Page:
Here’s one report of the allegedly trans boy dancing for pedos: https://www.lifesitenews.com/news/11-year-old-drag-kid-dances-in-popular-nyc-gay-club-as-patrons-toss-money-a/
Thanks for the article Fred. I would be among those gays critical of this for all the reasons the article says. But I would not say that the guys who through money made them pedophiles. People throw money at the feet of musical performers on the street and into baskets at piano bars but that doesn’t mean they want to have sexual with the piano player. Still, minors don’t belong in bars or in sexually charged situations, and the money aspect is almost certainly a situation of exploitation.
Tell that to the 82% of the victims of Catholic priests, who were teenaged boys. (Source John Jay College report commissioned by the Church.)
bohemond, so it can go both ways. Parents can reject gay or trans children but children can reject gay or trans parents too. But also the change desired could be stopping: the use of foul language, alcohol or drug use, use of porn, selfishness, verbal abuse, insults, cheap gifts or gifts meant to send a message or gag gifts, bad manners, refusal to work, groping, joining a religion, dropping a religion, violent behavior, getting an abortion, getting pregnant, marrying someone, divorcing someone, politics, sports, criminal behavior. Like I said, it can go both ways. It can also be sibling estrangement. Or extended relatives.
This isn’t new enough to blame “progressive elites”.
Progressive elites are a blight on the human race.,.
“If any one comes to me without hating his father and mother, wife and children, brothers and sisters, and even his own life, he cannot be my disciple.” Luke 14:26
“Do not think that I have come to bring peace upon the earth. I have come to bring not peace but the sword.
For I have come to set a man against his father, a daughter against her mother, and a daughter-in-law against her mother-in-law;
and one’s enemies will be those of his household.
Whoever loves father or mother more than me is not worthy of me, and whoever loves son or daughter more than me is not worthy of me;
and whoever does not take up his cross and follow after me is not worthy of me.”
If your sin drives your family apart that is not good. But if you are rejected by your family for following the Lord, that is expected. Some families want you to put them ahead of Christ.
Me, you have said it all. If one tries to stay out of taking sides on divorces, etc. one often has to separate oneself from certain family members — at least for a while. Doing it with love and charity is the catch.
As one of my deceased, faithful Catholic friends once said, “Divorce is catching.” She was right. If we help destroy other people’s marriages, someone will surely try to or will destroy ours. She was married to the same man all her life. May she rest in peace.
“Values and lifestyle differences: Disapproval of a relative’s core values can turn into outright rejection.” Yep, sounds familiar. I haven’t spoken with a niece for six months because she’s been indoctrinated into believing “gay is okay,” and I refuse to agree with that. I’d rather lose the relationship than compromise my stance or, much more importantly, go against God’s Eternal Word.
What if you are the only person that she will ever know that does not believe “gay is OK”? I think you need to really study the Church’s teaching. Being gay is a condition. Having any sex outside of a sacramental marriage is forbidden to Catholics as it is sinful. that is what you should focus on because that covers every situation. I would stick to the basics. do not argue. do not try to change her mind. Just be the best person she knows. Be the kindest, gentlest, most compassionate, loving, generous, humble person she will ever meet.
I do not think that is an obligation and I do also think that “bad company corrupts good morals” I Corinthians 15:33. So I have thought better of what I posted earlier.
Probably your instincts to avoid her for now are right.
In many, if not most families there are squabbles, I am one of seven kids and the only family member I could get along with was a younger sister. At age 93, I realize that all the family fights were a waste of time. At this stage of my life, I forgive everyone and choose to pray for them and tell them that I love them. I have enough sense to let God be their (and my) judge.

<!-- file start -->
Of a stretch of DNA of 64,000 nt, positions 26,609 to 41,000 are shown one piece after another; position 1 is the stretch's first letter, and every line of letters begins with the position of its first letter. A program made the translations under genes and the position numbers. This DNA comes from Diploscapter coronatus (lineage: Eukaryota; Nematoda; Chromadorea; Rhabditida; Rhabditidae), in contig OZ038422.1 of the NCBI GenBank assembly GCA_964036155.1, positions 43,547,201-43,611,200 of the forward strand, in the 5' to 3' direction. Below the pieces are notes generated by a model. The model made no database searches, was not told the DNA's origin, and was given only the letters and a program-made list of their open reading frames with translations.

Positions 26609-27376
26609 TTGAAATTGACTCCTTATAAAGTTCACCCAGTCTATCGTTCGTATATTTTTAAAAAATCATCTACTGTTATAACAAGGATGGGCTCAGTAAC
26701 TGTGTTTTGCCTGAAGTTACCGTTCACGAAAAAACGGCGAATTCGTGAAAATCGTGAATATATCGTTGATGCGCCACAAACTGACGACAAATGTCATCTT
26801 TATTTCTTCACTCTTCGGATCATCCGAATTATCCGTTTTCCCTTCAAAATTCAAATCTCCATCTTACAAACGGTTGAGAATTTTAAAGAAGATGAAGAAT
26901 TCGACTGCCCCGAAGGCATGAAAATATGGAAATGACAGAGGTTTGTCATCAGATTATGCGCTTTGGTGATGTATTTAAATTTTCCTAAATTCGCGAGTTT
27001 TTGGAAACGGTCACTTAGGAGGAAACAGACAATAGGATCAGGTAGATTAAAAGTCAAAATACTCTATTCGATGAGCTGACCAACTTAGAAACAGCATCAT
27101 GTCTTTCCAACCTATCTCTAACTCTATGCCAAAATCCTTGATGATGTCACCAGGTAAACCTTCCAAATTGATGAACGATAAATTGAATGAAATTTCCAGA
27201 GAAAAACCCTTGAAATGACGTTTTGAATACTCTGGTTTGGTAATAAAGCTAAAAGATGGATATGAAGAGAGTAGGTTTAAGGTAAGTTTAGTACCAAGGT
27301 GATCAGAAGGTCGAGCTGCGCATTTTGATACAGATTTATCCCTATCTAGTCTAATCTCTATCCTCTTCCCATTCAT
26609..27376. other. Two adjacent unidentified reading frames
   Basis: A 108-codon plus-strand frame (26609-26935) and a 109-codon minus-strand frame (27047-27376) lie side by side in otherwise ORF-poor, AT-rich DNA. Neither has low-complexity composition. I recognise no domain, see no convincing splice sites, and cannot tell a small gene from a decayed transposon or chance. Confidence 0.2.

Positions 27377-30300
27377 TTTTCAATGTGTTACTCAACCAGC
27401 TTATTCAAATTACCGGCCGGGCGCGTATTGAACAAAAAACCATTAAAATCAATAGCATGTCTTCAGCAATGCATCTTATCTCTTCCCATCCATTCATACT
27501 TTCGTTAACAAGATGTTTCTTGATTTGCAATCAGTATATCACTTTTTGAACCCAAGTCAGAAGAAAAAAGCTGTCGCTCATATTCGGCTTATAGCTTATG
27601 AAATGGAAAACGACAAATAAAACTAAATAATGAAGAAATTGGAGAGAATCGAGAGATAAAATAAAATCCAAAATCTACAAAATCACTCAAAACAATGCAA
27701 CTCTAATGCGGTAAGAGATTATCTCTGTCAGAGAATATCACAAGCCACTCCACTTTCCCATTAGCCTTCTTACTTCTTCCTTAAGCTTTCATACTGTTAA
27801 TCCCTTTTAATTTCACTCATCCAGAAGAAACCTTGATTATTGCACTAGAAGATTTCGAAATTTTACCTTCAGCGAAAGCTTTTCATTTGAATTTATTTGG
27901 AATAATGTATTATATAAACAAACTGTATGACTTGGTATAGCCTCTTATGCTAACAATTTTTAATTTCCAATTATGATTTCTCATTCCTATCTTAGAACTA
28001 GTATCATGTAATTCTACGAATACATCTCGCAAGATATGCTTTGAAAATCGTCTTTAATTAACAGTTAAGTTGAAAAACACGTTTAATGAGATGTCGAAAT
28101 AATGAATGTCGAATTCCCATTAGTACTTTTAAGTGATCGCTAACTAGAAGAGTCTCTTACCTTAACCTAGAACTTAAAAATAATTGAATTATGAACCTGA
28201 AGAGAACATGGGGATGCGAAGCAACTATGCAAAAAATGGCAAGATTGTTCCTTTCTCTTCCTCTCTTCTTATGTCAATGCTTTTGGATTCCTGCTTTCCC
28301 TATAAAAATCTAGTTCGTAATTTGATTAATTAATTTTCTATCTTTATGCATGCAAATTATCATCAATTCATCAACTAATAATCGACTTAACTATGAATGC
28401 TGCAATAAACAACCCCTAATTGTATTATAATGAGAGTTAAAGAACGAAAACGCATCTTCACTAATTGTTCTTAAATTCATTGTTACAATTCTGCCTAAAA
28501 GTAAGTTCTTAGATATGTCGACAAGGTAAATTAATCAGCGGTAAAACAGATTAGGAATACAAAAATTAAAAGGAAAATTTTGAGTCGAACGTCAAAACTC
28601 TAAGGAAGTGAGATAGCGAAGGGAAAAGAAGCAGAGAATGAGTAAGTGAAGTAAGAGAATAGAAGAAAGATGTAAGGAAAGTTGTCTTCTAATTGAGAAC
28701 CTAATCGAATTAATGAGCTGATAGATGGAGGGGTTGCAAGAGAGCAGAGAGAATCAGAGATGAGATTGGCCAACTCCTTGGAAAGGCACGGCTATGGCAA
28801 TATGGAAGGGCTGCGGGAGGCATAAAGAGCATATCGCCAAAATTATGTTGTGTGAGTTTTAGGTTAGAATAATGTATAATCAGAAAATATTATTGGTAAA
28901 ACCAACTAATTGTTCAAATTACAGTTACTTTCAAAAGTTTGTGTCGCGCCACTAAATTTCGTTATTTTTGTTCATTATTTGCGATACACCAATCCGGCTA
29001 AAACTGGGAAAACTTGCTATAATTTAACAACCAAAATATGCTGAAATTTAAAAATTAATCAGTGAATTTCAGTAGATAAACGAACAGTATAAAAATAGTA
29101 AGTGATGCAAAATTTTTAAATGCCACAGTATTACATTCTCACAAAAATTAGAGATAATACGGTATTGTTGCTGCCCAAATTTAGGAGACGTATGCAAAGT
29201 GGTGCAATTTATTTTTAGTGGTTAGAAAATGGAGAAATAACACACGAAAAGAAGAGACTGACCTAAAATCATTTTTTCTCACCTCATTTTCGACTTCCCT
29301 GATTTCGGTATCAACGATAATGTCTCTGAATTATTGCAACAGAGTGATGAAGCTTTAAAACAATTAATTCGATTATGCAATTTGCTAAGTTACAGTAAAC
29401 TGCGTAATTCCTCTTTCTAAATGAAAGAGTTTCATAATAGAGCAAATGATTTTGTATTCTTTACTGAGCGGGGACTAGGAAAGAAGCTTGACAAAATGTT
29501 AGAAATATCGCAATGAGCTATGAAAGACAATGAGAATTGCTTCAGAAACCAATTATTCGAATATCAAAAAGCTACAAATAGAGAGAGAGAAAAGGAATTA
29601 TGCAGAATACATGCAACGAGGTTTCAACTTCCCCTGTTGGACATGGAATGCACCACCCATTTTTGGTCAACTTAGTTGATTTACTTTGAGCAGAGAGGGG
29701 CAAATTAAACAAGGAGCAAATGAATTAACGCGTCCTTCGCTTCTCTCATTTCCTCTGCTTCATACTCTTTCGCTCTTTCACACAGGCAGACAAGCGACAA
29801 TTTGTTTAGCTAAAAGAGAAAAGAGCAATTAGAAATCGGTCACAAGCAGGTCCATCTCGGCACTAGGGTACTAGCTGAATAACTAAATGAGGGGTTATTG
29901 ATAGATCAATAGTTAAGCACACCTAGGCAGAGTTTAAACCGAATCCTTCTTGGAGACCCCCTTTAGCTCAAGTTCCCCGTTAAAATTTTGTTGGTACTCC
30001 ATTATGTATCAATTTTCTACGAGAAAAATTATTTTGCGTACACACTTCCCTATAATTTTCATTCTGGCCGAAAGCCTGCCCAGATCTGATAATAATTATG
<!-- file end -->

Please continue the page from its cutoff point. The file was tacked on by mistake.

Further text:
You’re an inspiration! Thank you!
I remember my 93 year old grandfather who said “I don’t have any enemies. I outlived them all.”
Issues like COVID vaccinations, the border and Trump have divided our family. Thankfully, it seems we’re all committed to loving and respecting one another in spite of those differences. We have a grace-provided advantage, however, in that all are (still) practicing Catholics.
I think the picture is called “Christmas Homecoming.” It doesn’t look like he brought enough gifts for everyone.
What has been really difficult for me, in the post-Vatican II era, is attending church functions and holiday parties, in which there may be church lay members, even in high positions, who disagree with Church teachings. And to later find out, that some of the priests who were at those social functions– were later terminated, with convictions of pedophilia. And there were always lots of kids, at those social functions, too! Not good– especially, at Christmas or Easter party celebrations! Also– not fun to see a gay lay leader introduce his boyfriend (or “husband”), or a cohabitating couple say they support Planned Parenthood– and one of them works there! Even worse– if a lay leader who openly “lives in sin,” or actively promotes it– receives an honor for service to the Church! Bite your tongue…think about Good Manners, and also, think about standing up for Our Lord’s teachings… now, what?? And the clergy just ignores the whole thing. You’re stuck! Miserable!
So don’t go. And don’t blame it on Vatican II because Vatican II had nothing to do with pedophilia or cohabitation or any of the rest. There were sinners at those functions before Vatican II and there will be sinners there after Vatican III.
No, read carefully. This happens to be the “Vatican II era,” as a timeframe.
Sadly, I have heard rumors lately, of fewer parishioners returning to our local churches, less and less financial contributions during the Pandemic, layoffs or shortening of hours of church employees– with possible future church mergers– or, sadly, church closures, and selling off church properties… very sad! Some priests have been saying, that they wonder if some parishioners will just never return to church, and just stay home, and watch TV Mass. Or else, give up on the Catholic faith. Well, I wonder if all the Church scandals, lack of moral and spiritual discipline, and lack of good catechesis, have demoralized or discouraged many Catholics? And I wonder if they worry about their children, too– especially, due to the pedophile priest scandals?? Or, I wonder if they figured out places that meant more to them, to support, with financial contributions? Was their church supporting them and their families, to begin with?? Or– perhaps lots of Catholics have been leaving SF since the Pandemic started, emptying the churches.. Hopefully, half the SF Catholic population is not sick and dying, in the Pandemic! Well, we now have fewer parishioners, and less contributions, financially. Wonder what that could mean, for the future??